The Next Educator-in-Chief: What Will the New Mayor Do With a $25 Billion Budget?
The numbers for the Education budget are in and, once again, they're groundbreaking: In fiscal year 2014, City Hall will spend $25 billion--the most in New York City history--on a line item that takes up about a third of the overall city budget. But, with an election coming up, determining Bloomberg's legacy--which here includes doubling the Education budget--will be permanently out of his hands. Naturally, this has spawned speculation of the next mayor's move for the largest public school system (and budget) in the country. And, because of how this election is shaping up, the teachers' union will be sitting at the table this time around.
The downtown throne seems to the Democrats' to lose. Hence the poll numbers, the influx of cash and the media attention shifting toward the party that promises a progressive sequel to the Bloomberg years. Of course, it is only June. And politics is the most unpredictable force of human nature we've ever seen. But, for thematic purposes here, a hypothetical can be used sparingly.
Michael Mulgrew represents nearly 70,000 teachers as the head of the United Federation of Teachers and, come November, is promising a force of over 220,000 at the polls. And, for a primary that's expecting 600,000 Democrats to show up to vote in December, that's a number to be reckoned with. The candidates know that: Liu's already pressing his DC37 endorsement, Weiner has promised an open-arms approach to the teachers and Quinn was reportedly outside of Mulgrew's home the day after Sandy, waiting to help him with flooding.
In a piece entitled "Class Warfare: Teachers' Union Boss Michael Mulgrew Claims He Can Crown the next Mayor" published yesterday, Observer senior writer Jill Colvin sat down with Mulgrew to explore that electoral notion from a constituency that hasn't had a contract with City Hall in over five years. And, for the UFT chieftain, he's confident that the teachers will make or break this election. "We're not about picking a mayor," Mulgrew told Colvin. "We're about making a mayor, making the winner. And that's what we're gonna to do."
This is a man who's demanding $3 billion in back wages from the new Mayor while, at the same time, asking to end mayoral control - a provision that, after being renewed in 2009, will hand the winning candidate with the keys to the Department of Education to the end of 2014.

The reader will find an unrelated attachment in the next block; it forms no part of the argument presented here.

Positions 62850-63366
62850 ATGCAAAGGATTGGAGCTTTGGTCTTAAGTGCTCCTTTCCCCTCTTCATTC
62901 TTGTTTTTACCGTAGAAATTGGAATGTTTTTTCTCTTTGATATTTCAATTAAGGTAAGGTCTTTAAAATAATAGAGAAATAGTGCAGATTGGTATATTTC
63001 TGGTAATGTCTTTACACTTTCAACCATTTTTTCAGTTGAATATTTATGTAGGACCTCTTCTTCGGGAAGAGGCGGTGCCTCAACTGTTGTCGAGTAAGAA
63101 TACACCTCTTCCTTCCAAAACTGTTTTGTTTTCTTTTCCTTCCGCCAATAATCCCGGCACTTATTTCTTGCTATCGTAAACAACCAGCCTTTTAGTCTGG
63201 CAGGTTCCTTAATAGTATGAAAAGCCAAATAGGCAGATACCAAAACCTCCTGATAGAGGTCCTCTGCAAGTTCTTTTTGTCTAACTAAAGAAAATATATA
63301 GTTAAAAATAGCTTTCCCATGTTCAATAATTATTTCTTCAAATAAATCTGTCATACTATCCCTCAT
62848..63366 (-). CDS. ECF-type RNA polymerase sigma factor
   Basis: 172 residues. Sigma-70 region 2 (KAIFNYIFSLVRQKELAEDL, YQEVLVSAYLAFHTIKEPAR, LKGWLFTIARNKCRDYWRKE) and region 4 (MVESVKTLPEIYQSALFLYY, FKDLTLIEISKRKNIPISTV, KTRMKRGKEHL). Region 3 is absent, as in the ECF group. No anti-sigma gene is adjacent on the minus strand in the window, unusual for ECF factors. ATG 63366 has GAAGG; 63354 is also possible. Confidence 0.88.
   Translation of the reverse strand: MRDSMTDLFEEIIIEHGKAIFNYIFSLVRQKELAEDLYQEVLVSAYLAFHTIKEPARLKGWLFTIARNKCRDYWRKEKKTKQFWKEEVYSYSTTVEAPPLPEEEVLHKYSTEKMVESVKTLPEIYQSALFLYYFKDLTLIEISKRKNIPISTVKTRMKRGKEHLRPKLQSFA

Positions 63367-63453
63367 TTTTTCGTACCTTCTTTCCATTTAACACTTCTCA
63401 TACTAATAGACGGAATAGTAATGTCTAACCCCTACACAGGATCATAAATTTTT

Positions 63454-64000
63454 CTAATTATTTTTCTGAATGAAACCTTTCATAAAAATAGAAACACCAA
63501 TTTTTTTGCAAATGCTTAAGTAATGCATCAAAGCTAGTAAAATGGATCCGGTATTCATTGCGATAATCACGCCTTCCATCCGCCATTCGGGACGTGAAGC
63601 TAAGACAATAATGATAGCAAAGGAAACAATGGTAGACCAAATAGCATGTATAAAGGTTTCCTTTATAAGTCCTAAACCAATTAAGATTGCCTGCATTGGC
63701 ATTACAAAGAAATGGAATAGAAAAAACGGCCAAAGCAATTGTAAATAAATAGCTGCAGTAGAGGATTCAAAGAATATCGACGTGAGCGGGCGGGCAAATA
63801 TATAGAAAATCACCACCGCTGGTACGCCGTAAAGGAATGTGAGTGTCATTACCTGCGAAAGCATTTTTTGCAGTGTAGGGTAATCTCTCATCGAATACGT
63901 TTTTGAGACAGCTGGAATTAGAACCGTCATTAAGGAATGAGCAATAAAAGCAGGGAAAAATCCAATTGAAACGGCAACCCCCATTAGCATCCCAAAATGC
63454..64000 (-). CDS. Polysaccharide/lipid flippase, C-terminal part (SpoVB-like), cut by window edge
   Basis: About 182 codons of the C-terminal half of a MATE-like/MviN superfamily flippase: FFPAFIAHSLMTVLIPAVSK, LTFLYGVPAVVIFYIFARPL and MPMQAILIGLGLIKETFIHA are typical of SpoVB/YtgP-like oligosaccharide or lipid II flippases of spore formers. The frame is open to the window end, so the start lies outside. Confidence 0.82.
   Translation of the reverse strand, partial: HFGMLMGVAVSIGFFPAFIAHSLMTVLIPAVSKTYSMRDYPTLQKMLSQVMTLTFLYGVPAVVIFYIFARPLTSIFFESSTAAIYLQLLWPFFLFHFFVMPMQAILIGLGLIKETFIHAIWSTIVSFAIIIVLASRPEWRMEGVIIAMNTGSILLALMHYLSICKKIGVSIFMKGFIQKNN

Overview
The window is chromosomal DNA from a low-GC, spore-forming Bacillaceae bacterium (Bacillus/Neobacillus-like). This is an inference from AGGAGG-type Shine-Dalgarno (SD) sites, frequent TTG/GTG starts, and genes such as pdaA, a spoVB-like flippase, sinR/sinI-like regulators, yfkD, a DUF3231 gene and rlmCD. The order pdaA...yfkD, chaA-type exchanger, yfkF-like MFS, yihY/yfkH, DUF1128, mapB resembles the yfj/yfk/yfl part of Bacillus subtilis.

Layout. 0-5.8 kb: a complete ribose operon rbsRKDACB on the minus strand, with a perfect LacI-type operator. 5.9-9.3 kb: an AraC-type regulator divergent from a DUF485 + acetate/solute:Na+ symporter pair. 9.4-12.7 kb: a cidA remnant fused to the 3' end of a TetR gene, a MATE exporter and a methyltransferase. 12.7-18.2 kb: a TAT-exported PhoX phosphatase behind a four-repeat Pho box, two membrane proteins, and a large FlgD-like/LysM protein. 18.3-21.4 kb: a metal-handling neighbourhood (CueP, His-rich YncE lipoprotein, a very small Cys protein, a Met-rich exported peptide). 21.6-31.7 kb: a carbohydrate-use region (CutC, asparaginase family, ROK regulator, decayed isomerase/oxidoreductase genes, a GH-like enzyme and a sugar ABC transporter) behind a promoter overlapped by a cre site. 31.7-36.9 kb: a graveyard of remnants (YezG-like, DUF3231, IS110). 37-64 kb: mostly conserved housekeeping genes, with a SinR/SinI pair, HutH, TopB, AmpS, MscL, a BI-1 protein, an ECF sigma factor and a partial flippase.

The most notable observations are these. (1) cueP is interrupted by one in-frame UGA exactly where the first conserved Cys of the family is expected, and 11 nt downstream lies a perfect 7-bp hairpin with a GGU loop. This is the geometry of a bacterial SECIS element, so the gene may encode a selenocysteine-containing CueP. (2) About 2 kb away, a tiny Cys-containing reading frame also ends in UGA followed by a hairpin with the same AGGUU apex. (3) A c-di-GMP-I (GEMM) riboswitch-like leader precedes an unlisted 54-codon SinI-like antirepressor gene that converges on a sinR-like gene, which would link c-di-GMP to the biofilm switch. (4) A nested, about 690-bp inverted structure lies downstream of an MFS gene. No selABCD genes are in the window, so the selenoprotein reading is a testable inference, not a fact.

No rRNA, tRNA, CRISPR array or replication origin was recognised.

At an executive budget hearing in front of the Committee on Finance yesterday, Mulgrew, along with the firefighters union and DC37 reps, once again requested retroactive fees from the city in January and outlined DOE funding failures. "These are the kinds of problems we've seen over the past eleven years from this administration," he said. "We've done good things working together with City Council... and we do think it's important to reinstate the daycare slots" - another item that's been on the Bloomberg chopping block for a few years now.
If the sway at the polls proves true in September's primaries, the Democratic contender will be forced to respond positively to the unions' demands, no matter how unrealistic, in a budgetary sense, they may be. None of the candidates are self-financing their campaign like Bloomberg did three times; therefore, they need all the support and money they can get, presumably aware of the blowback should they not deliver on their promises. With that being said, the participation of the labor force in deliberations will carve out new lines in the way Education dollars are spent.
As of now, the $25 billion allotted to the school system next year includes a new injection of $100 million to build 24 new charter schools. The drive for private sector involvement in the DOE has been a staple of the Bloomberg administration, much to the dismay of the UFT. But, as we've shown, that could all change. The same goes for the $165 million set aside for the new teacher evaluation plan - one that, as we unfortunately know, has been a point of serious, serious contention between the union and the city.
In terms of imperative, however, the most important focus here is the motive. As Doug Turetsky of the Independent Budget Office once told the Voice, "The Mayor has always said that education is a test of his mayoralty." Since Day One, Bloomberg positioned himself as the educator-in-chief; someone who would make the DOE the magnum opus of his time in office. In his second inaugural address, in 2006, he called the children of New York City "our most important obligation" and has met that self-proclaimed passion with dollars. And, of course many would argue, one-sided, undemocratic approaches to what he thinks was and is right for the city's schools.
For today's candidates, that motive is a bit different. None of the contenders have placed the same emphasis on redefining what education in New York City means as Bloomberg. In turn, should they win in November, the Democrats will peg their decisions to electoral gains, losing a main driver of energy and focus that was present throughout the Bloomberg years.
So what will the next mayor do with a $25 billion education budget in 2014? Make sure it places them back in office four years down the road.
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